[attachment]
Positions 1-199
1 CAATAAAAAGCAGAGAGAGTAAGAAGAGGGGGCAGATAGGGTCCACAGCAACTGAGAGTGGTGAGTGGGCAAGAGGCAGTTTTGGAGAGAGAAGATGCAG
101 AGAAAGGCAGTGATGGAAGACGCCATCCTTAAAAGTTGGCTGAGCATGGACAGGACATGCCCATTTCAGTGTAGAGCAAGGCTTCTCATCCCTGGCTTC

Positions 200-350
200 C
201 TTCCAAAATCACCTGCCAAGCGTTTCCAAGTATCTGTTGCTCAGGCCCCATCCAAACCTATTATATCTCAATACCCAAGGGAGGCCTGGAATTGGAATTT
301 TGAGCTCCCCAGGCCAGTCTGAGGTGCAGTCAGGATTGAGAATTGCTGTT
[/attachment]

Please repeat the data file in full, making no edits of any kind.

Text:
Positions 1-199
1 CAATAAAAAGCAGAGAGAGTAAGAAGAGGGGGCAGATAGGGTCCACAGCAACTGAGAGTGGTGAGTGGGCAAGAGGCAGTTTTGGAGAGAGAAGATGCAG
101 AGAAAGGCAGTGATGGAAGACGCCATCCTTAAAAGTTGGCTGAGCATGGACAGGACATGCCCATTTCAGTGTAGAGCAAGGCTTCTCATCCCTGGCTTC

Positions 200-350
200 C
201 TTCCAAAATCACCTGCCAAGCGTTTCCAAGTATCTGTTGCTCAGGCCCCATCCAAACCTATTATATCTCAATACCCAAGGGAGGCCTGGAATTGGAATTT
301 TGAGCTCCCCAGGCCAGTCTGAGGTGCAGTCAGGATTGAGAATTGCTGTT